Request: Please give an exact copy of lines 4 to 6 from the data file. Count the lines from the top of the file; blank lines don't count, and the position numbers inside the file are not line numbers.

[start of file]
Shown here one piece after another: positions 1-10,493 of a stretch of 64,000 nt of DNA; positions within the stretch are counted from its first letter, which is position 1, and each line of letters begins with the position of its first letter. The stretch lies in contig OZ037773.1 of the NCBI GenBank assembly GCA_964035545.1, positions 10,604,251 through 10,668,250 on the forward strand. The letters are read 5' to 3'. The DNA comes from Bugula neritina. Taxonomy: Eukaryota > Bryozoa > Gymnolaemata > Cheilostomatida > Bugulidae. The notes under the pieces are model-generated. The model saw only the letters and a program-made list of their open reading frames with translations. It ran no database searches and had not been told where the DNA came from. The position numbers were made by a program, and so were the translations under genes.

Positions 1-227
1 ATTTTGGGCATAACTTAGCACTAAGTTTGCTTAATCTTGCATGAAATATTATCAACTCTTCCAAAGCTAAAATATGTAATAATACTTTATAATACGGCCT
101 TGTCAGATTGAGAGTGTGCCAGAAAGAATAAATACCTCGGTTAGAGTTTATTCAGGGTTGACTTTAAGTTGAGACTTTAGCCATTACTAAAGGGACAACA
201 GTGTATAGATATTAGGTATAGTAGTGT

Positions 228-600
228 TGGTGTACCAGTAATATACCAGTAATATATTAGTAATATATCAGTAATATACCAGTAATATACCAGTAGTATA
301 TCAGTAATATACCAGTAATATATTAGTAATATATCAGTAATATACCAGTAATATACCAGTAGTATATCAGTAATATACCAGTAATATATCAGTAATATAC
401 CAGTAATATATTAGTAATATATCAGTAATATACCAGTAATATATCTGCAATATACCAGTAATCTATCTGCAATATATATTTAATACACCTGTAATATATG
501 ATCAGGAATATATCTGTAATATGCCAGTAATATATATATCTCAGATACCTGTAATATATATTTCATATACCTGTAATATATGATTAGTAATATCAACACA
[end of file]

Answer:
101 TGTCAGATTGAGAGTGTGCCAGAAAGAATAAATACCTCGGTTAGAGTTTATTCAGGGTTGACTTTAAGTTGAGACTTTAGCCATTACTAAAGGGACAACA
201 GTGTATAGATATTAGGTATAGTAGTGT

Positions 228-600